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Cambodia ex-PM Hun Sen returns to frontline politics for senate seat

25 February 2024, MVT 11:38
Member of parliament and Cambodia's former prime minister Hun Sen shows his inked finger after voting at a polling station during the Senate election in Takhmao city, Kandal province on February 25, 2024. -- Photo: Tang Chhin Sothy/ AFP
25 February 2024, MVT 11:38

Cambodian officials voted in a Senate election on Sunday, setting the stage for ex-leader Hun Sen to officially return to politics after he stepped down as prime minister last year.

After nearly four decades of hardline rule, Hun Sen handed power to his eldest son Hun Manet in national polls last August held without any significant opposition.

Hun Sen at the time made it clear that despite his resignation, he still intended to wield influence.

The 71-year-old lawmaker and chief of the ruling party cast his ballot near his home in Takhmao city on Sunday morning for a seat in the Senate, the country's upper house.

Hun Sen has said that he intends to become president of the Senate, allowing him to act as head of state when the king is overseas.

Councillor Chhim Vanarith, voting at the same polling station, welcomed the move.

"If he leads the Senate, obviously our country will be further developed and peaceful," he told AFP.

Four political parties, including Hun Sen's ruling Cambodian People's Party (CPP), the royalist Funcinpec Party and two small opposition parties are participating.

Of the 62-seat Senate, 58 seats will be voted on by 125 MPs and more than 11,000 local administrators. King Norodom Sihamoni will appoint two senators, while the National Assembly will appoint two others.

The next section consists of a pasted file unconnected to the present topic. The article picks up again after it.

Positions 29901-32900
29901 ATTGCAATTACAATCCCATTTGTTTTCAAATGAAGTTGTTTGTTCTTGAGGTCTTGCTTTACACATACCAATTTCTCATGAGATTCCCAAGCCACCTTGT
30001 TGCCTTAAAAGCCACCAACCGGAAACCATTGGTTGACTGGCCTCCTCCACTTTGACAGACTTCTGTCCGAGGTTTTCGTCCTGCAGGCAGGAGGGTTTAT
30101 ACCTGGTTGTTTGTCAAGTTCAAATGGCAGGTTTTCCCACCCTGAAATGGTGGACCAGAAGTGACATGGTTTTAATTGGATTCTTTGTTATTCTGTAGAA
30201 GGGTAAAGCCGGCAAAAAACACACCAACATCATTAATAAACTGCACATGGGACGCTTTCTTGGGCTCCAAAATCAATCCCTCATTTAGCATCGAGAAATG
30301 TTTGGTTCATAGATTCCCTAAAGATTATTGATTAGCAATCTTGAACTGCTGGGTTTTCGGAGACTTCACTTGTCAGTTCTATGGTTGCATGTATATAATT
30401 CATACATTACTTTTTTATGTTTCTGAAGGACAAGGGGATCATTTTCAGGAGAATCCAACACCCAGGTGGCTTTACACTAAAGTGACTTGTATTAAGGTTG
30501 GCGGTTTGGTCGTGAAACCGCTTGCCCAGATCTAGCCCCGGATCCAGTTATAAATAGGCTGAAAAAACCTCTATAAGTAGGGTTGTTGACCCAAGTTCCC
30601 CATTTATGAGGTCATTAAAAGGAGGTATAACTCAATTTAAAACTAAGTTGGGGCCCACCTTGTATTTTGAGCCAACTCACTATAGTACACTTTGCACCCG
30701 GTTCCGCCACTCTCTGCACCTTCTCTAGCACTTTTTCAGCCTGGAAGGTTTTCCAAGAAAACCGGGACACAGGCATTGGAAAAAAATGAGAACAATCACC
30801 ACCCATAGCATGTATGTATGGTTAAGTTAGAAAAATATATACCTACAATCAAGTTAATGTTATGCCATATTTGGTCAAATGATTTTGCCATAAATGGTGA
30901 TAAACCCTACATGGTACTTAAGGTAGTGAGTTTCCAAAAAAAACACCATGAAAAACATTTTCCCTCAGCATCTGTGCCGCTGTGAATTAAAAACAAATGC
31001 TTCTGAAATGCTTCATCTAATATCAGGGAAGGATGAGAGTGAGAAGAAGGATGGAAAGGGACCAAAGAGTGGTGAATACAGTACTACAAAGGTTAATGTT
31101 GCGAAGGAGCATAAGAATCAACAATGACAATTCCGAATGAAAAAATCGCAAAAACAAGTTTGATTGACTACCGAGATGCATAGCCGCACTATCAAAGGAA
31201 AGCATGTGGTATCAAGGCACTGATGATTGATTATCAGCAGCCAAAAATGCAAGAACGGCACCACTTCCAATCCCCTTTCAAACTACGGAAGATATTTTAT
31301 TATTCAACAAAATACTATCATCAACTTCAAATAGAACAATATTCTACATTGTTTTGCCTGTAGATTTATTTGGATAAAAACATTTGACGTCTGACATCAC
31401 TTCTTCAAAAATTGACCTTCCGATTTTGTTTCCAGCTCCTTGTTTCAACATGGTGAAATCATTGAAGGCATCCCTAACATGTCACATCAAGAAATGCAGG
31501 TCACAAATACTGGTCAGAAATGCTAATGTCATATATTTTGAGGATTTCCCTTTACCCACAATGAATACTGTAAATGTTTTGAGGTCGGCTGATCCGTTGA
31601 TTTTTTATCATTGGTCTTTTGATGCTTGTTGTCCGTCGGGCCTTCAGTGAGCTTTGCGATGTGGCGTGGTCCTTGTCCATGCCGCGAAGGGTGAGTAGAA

Most eligible voters are members of the CPP -- who made a clean sweep of the Senate last election -- making Hun Sen's victory all but certain.

"This is a sign of the Hun family's further consolidation of power," Sebastian Strangio, author of "Hun Sen's Cambodia", told AFP.

"It is better to ensure that the position not fall into a potential rival's hands."

Becoming president of the Senate would protect his son and prevent the family's control being undermined, Strangio added.

The National Electoral Committee is expected to take several weeks to publish official results.

But voters in the capital Phnom Penh seemed keen to see Hun Sen back in a position of authority.

"He has a lot of experience, so if he leads the Senate, our country will be prosperous," commune chief Oeu Siphon told AFP.

The election follows lawmakers approving Hun Sen's youngest son Hun Many as a deputy prime minister.

The government now includes a number of Hun Sen's relatives, with several children of his allies also holding top jobs.

After coming to power in 1985, Hun Sen helped modernise a country devastated by civil war and genocide.

But critics say his rule has also been marked by environmental destruction, entrenched graft and the elimination of nearly all political rivals.

© Agence France-Presse

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